One key difference between the Church of Christ and the Christian church is the use of instrumental music in the worship. The following are two true stories from J.W. McGarvey about his experiences in this matter.
In the 1870’s, J.W. McGarvey was one of the elders of the Lexington Church, and he with the other elders approved a small instrument to be placed in the church building basement for the young people to use to help improve their singing. No one, especially McGarvey, would ever have thought of moving it upstairs to be used in the worship service. They had used only acapella singing as the Bible instructed and had no intention of violating the scriptures.
Years went by and the youngsters grew up and took their places in the worship upstairs. Then in November 1902, a move was made to introduce instrumental music into the worship service. A vote was taken and the result was 370 for, 202 against. What was unthinkable a few years before was now voted in by men, and McGarvey’s conscience would not allow him to remain with that church and he went elsewhere.
While one may admire McGarvey’s stand on principle in 1902, the elders small compromise in allowing that small instrument to be put in the basement in the first place led to the introduction of the organ into the worship service by those who were likely trained by its use in that basement.
In January 1903, at the Pearl and Bryan Street Church of Christ in Dallas, Texas, brother McGarvey was asked to speak and was sitting on the front row next to brother Jesse P. Sewell. He leaned over and said to brother Sewell, “You are on the right road, and whatever you do, do not let anyone persuade you that you can successfully combat error by fellowshipping it and going along with it.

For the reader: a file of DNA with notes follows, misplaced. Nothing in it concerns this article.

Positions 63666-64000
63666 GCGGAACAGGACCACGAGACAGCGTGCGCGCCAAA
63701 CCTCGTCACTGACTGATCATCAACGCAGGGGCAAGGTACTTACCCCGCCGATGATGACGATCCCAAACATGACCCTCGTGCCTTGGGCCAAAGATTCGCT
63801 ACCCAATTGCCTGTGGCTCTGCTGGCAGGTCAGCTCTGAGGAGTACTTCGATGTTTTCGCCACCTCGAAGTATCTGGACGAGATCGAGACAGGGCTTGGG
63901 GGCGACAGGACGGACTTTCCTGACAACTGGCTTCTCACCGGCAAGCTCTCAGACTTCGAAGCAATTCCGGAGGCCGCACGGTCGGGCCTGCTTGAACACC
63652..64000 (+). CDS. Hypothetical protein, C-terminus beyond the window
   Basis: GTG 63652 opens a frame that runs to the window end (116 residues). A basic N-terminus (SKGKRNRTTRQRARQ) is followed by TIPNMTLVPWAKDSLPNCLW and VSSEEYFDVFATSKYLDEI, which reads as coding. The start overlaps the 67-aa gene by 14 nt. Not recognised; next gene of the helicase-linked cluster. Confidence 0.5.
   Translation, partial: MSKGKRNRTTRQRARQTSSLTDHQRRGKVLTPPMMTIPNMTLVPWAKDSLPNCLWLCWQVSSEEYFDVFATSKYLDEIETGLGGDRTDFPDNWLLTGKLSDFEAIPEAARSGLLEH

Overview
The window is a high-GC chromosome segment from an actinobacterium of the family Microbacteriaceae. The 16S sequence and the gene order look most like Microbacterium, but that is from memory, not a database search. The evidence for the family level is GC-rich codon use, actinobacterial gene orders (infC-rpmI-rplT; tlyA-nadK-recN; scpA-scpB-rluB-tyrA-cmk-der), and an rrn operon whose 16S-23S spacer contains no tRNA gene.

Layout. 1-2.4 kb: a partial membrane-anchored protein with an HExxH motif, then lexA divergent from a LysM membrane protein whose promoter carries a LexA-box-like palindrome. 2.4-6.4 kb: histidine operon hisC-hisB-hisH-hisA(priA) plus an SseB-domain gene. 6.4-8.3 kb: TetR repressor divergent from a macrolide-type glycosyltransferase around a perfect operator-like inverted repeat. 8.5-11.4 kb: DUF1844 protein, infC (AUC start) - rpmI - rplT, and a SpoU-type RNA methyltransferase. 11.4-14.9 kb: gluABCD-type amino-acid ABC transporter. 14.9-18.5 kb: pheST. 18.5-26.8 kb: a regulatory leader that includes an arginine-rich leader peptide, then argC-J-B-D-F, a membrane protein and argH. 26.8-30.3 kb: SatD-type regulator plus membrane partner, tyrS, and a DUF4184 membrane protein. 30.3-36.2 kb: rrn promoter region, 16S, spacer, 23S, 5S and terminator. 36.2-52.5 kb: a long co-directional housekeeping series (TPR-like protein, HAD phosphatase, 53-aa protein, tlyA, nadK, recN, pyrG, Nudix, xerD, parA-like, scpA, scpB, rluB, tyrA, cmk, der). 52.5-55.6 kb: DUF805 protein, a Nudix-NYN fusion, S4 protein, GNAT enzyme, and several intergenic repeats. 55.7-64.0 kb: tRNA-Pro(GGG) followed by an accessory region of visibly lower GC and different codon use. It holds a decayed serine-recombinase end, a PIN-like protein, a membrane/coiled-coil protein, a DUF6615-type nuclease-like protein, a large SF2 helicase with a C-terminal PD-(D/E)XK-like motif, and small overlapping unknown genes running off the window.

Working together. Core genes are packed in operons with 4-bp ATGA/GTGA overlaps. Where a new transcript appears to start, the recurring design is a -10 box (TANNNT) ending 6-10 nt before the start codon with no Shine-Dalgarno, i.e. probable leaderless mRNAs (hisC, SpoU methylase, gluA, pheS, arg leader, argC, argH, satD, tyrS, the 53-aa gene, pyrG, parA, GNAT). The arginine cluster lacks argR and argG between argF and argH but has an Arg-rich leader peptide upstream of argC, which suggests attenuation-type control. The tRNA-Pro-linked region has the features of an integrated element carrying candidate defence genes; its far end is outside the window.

I have tried, I believed at the start that was the only way to do it. I have never held membership in a congregation that used instrumental music. I have, however, accepted the invitation to preach without distinction between churches that use it and those that do not. I have gone along with their papers and magazines and things of the sort. During those years, I taught the truth as the New Testament teaches it to every young preacher who has passed through the College of the Bible. Yet I do not know of more than six of those men who are preaching the truth today. Compromise, even a little, will not work.”
You see, what may seem to be a harmless compromise can lead to things that we never envisioned would occur. We must remain true to the word of God and never compromise in large or small ways. Our actions as Christians will influence others toward the truth or put things in their way that will make likely to stray from the word of God. May we make up our minds never to compromise.